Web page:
Abstract: The Association of Childhood Polyvictimization with Physical and Mental Health Status in Early Adulthood: A Retrospective Study (Society for Social Work and Research 23rd Annual Conference - Ending Gender Based, Family and Community Violence)

199P The Association of Childhood Polyvictimization with Physical and Mental Health Status in Early Adulthood: A Retrospective Study

Friday, January 18, 2019
Continental Parlors 1-3, Ballroom Level (Hilton San Francisco)
* noted as presenting author
Yusun Cho, MA, PhD candidate, University of Southern California, CA
Ahyoung Song, PhD, Assistant professor, Gachon University, Seongnam-si, Korea, Republic of (South)
Sejeong Cheong, PhD, Lecturer, Yonsei University, Seoul, Korea, Republic of (South)
Focusing on a single type of violence and its influence on child development outcomes could overestimate the association between them. The likelihood of experiencing of other types of violence increases for a child who is exposed to one kind of violence and children who experience multiple types of violence are particularly at risk. Studies have been published to examine if polyvictimization caused or associated with more deleterious and harmful outcomes but most of them were conducted in the context of western countries like US and other European counties. Although a few studies were published in the context of Asian culture, studies on polyvictimization in South Korea, where the prevalence of child abuse is relatively high, have only rarely been published. This study aimed to investigate the association between childhood polyvictimization and health outcomes in adulthood in Korea.

Data are derived from the 2012 Korean General Social Survey (KGSS) conducted by the Survey Research Center in South Korea. This study capped the range of early adulthood at 39 years of age and as a result, the final sample of 18-39-year-olds for the analyses of this study totaled 408 individuals. The KGSS classifies violence into six categories; (1) witnessing of violence; (2) severe physical abuse; (3) minor physical abuse; (4) emotional abuse; (5) neglect; (6) sexual abuse. Following previous studies, this study also adopted this top 10% standard to identify the polyvictimized group. As a result, in this study, individuals who experienced five or more types of violence were categorized into the polyvictimization group. Three health outcomes, with depression and lifetime suicidal ideation, and self-rated health in adulthood were utilized as dependent variables.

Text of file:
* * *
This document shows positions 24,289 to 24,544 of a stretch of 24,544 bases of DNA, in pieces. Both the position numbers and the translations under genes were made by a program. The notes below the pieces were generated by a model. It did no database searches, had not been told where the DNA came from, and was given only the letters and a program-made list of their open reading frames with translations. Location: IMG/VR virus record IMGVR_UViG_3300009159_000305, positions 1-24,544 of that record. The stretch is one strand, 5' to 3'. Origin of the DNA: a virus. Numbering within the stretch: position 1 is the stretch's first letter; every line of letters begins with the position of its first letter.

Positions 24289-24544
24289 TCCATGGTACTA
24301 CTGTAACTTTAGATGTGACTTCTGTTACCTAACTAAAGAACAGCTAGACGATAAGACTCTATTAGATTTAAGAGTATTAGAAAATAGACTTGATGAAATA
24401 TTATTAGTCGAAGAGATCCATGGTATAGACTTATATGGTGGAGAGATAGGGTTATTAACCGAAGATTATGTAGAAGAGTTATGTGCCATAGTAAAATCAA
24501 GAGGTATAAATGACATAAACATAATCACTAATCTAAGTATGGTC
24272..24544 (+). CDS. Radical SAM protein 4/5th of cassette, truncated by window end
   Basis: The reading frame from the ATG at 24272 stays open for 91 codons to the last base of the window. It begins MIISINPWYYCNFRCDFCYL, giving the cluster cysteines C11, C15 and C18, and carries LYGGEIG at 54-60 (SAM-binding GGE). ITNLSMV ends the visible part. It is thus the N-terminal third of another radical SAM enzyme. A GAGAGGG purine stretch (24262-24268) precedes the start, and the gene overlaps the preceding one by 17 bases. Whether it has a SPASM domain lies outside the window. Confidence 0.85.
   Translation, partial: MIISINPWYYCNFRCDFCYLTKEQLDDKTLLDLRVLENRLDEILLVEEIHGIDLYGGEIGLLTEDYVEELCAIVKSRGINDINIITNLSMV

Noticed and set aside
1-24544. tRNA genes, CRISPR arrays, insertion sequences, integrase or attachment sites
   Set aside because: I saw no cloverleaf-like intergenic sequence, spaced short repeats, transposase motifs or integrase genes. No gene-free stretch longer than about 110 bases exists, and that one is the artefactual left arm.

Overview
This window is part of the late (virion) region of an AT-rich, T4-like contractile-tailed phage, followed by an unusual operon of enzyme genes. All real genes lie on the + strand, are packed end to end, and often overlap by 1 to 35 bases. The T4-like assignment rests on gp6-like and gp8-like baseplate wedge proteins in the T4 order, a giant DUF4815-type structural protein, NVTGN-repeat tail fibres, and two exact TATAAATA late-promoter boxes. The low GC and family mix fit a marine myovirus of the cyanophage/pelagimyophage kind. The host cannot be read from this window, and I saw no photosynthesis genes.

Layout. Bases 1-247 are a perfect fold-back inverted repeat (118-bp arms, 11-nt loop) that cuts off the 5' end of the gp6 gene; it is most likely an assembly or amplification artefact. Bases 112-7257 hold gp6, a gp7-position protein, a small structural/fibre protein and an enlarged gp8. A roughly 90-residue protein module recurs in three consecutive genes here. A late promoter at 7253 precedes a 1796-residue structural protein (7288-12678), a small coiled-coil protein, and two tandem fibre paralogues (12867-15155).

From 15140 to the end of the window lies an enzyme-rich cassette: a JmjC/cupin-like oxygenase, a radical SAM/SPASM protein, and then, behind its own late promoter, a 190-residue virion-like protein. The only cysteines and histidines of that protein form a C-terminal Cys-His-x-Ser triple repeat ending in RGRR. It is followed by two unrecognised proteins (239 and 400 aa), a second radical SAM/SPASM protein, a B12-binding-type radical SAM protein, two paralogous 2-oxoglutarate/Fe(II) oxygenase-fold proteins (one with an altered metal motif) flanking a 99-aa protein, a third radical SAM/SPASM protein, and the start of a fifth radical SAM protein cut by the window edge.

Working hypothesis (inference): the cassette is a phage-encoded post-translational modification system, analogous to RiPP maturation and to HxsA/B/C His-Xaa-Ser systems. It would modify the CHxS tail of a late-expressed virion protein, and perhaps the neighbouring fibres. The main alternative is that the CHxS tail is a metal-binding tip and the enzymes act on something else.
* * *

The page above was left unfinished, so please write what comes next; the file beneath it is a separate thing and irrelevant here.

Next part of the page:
This study found that 8.33% (n=34) were polyvictimized and 37.50% reported no violence victimization experience. As for number of victimizations by gender, 71.86% of males experienced at least one form of victimization during childhood, and 9.05% of males reported five types of victimization or more. For females, 53.59% reported one type of victimization or more during childhood, and 7.66% were exposed to polyvictimization. According to chi testing and ANOVA, the association between childhood polyvictimization and adult health status was statistically significant at the 99% confidence interval across most of the health outcomes (p<.001). Those with experience of polyvictimization reported severe depression, poorer self-rated health, and a higher rate of suicidal ideation compared to those with no to four types of victimization. These findings are consistent with the results for both males and females. It is noteworthy that females who were polyvictimized under 18 years of age reported a much higher rate of suicidal ideation (62.5%) compared to males (33.33%). Furthermore, it is important to note that polyvictimized females reported a considerably higher rate of depression compared to other groups.

Findings indicate the importance of taking into account the lasting associations of polyvictimization in childhood with health even into adulthood, for practice and policy level.